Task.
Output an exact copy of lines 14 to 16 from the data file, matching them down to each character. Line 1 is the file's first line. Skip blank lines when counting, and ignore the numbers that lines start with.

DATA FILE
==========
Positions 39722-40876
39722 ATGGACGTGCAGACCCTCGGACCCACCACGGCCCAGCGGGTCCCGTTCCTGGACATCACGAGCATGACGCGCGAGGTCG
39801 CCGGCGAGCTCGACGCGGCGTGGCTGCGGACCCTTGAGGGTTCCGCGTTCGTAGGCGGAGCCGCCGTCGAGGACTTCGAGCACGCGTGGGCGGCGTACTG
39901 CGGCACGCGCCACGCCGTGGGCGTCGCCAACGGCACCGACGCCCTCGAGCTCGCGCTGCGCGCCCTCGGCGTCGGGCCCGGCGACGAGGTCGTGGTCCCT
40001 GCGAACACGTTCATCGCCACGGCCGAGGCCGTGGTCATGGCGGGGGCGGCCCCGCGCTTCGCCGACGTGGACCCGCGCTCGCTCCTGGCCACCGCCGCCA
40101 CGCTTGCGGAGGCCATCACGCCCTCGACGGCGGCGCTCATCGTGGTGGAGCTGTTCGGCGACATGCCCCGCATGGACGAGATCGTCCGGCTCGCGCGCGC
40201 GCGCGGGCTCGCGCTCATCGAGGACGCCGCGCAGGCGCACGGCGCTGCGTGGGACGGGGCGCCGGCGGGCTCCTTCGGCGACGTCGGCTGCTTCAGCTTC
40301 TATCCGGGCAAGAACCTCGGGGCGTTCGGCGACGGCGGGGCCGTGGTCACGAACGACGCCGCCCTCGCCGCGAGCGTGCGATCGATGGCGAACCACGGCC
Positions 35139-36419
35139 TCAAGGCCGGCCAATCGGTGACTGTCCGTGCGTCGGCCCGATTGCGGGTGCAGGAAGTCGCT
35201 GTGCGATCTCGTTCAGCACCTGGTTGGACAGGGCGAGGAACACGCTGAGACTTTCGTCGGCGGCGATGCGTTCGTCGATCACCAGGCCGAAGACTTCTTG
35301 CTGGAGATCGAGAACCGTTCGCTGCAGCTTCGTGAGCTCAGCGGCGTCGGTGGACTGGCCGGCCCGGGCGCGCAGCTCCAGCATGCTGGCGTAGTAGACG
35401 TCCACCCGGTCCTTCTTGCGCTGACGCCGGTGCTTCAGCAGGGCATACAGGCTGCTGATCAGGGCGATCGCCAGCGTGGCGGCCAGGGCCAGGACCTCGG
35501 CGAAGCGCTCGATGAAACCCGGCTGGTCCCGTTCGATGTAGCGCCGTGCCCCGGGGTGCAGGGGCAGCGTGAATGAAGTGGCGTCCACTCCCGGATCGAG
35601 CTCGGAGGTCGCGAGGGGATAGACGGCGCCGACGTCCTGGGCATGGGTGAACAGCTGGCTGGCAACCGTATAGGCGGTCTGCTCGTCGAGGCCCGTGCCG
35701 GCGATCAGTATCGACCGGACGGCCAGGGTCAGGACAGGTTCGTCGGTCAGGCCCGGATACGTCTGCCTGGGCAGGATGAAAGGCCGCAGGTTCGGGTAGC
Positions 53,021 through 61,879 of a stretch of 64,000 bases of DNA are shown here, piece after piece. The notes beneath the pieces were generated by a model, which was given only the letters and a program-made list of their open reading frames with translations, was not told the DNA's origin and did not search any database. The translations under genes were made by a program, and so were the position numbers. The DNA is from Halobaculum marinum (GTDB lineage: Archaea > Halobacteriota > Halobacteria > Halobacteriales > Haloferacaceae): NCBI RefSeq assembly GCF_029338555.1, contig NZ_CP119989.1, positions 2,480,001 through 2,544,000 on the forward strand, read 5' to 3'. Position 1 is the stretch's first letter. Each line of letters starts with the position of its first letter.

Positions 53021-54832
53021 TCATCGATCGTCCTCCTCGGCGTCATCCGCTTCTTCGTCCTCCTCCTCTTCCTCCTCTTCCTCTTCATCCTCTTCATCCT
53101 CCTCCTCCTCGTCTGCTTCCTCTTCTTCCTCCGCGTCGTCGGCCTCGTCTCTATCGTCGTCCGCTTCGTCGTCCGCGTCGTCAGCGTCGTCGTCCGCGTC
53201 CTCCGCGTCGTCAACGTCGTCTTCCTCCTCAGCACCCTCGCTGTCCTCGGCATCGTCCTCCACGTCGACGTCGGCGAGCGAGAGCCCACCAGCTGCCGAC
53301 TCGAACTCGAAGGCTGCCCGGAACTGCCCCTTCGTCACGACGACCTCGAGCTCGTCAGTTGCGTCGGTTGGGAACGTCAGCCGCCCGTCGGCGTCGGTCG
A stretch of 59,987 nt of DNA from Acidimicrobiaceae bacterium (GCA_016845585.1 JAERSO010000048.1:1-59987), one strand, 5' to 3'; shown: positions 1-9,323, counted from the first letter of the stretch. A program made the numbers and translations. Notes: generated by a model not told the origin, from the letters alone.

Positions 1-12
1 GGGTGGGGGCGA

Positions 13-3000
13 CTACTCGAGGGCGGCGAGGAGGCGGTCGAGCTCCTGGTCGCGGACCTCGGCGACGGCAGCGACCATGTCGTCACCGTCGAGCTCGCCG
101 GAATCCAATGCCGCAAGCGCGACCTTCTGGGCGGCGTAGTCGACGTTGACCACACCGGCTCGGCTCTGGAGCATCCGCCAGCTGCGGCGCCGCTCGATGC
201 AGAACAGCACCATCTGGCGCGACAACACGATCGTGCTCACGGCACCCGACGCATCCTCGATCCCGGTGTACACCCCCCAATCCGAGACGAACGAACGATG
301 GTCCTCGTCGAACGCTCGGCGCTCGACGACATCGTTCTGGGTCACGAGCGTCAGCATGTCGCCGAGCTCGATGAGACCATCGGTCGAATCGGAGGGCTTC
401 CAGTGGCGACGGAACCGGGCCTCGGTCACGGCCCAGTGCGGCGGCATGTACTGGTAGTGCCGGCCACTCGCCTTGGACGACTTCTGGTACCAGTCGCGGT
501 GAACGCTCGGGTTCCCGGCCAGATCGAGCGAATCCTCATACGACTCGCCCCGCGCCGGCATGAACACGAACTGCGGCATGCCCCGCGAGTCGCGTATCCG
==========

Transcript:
35501 CGAAGCGCTCGATGAAACCCGGCTGGTCCCGTTCGATGTAGCGCCGTGCCCCGGGGTGCAGGGGCAGCGTGAATGAAGTGGCGTCCACTCCCGGATCGAG
35601 CTCGGAGGTCGCGAGGGGATAGACGGCGCCGACGTCCTGGGCATGGGTGAACAGCTGGCTGGCAACCGTATAGGCGGTCTGCTCGTCGAGGCCCGTGCCG
35701 GCGATCAGTATCGACCGGACGGCCAGGGTCAGGACAGGTTCGTCGGTCAGGCCCGGATACGTCTGCCTGGGCAGGATGAAAGGCCGCAGGTTCGGGTAGC